Online Exclusive - Alegra, DubaiSep 12, 2012
By Alia Akkam
“It's always important for me to create a believable sense of place in space. It's the only way to transport people out of their normal state of mind,” says Charles Doell, founder of Oakland, California-based Mister Important Design, who crafted the restaurant, bar, and lounge located inside the Al Murooj Rotana hotel, near the world’s tallest skyscraper, Burj Khalifa.
Alegra owner John Saliba, notes Doell, wanted to take his multi-dimensional establishment in a new design direction for Dubai, one different from the city’s all-too-familiar looks: “Dubai already has a number of nicely themed interiors.” Alegra on the other hand, he notes, has “an almost visceral effect on you. It's a place that is by turns glamorous, confusing, and oddly enough, comforting.”
At Alegra, guests transition from the everyday to the elegant by warm, golden light that subtly suffuses the space (an angular lightbox cleverly triples as seating and a dance floor), tufted metallic leather ottoman-style chairs, and linear chandeliers, inspired by both candelabra and fluid Arabic calligraphy, made of hand-blown crystal by Il Pezzo Mancante.
Sprawling establishments might be commonplace throughout Dubai yet Alegra is just 2,000 square feet. Doell made the most of the cramped quarters, however, and it turns out the low ceilings are now the center of attention.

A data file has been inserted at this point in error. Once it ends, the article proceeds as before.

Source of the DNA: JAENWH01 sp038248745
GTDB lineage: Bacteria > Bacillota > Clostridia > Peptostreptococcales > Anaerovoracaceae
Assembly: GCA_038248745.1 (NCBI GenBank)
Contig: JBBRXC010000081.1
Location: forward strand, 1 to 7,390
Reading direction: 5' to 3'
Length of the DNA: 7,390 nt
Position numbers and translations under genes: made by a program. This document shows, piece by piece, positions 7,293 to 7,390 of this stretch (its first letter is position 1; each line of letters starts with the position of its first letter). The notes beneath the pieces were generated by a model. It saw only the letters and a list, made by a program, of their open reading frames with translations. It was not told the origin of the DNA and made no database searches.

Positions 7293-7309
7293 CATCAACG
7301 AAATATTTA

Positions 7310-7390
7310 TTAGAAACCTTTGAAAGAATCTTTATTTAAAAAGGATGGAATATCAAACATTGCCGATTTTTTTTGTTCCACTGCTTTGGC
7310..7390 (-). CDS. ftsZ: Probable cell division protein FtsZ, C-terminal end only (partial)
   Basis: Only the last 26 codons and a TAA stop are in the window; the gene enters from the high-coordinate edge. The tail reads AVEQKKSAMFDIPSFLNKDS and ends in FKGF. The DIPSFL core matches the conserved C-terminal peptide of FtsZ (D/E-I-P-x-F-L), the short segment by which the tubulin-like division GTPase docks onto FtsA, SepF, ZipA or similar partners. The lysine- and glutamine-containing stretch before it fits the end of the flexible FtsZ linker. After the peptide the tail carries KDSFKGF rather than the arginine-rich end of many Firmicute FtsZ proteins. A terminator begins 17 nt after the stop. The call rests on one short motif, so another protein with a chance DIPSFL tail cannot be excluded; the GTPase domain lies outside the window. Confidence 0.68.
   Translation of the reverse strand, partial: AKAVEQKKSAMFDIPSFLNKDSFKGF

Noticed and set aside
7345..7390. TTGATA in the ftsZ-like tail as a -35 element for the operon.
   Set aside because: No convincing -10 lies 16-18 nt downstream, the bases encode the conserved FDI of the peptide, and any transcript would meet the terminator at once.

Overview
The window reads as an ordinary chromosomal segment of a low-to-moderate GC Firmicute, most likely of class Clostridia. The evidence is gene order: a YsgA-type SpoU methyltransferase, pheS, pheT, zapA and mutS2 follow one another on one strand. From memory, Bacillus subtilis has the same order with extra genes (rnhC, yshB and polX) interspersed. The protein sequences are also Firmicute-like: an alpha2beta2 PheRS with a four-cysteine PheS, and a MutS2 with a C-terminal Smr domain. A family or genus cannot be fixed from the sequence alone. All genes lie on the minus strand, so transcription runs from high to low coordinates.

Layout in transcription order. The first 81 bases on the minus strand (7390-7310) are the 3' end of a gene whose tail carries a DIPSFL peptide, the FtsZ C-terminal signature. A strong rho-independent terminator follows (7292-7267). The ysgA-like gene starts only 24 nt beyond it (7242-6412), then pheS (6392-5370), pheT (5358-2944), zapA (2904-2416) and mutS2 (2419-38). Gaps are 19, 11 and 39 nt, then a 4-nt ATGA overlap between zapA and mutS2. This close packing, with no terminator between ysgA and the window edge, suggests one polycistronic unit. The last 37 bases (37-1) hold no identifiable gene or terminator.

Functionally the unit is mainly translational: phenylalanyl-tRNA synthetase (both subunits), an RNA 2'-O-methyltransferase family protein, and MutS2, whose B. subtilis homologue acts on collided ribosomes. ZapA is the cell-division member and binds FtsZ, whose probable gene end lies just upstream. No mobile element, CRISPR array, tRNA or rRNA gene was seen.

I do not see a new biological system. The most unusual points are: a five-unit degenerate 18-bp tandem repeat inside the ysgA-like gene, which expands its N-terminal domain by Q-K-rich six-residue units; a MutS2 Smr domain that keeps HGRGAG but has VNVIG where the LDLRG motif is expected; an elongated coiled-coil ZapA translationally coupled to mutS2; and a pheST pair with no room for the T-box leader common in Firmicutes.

“Most of the interior surfaces are made from large shifting planes of backlit beveled black glass with recessed lighting between them. The reflectivity of the material helped us open up what is a very tight space,” he explains.
Mounted within the ceiling is a high-resolution LED screen that captures Alegra’s mood-altering array of graphics, video, and lighting. “The low ceiling was a huge obstacle. We almost went mental trying to decide if LED lighting would help or hurt. Turns out it hurts real good,” Doell continues. “Rather than feeling oppressed by the intense visual display, the LED seems to rip the space open, as if you were in a deep crevasse and looking up through a giant crack to the sky above.”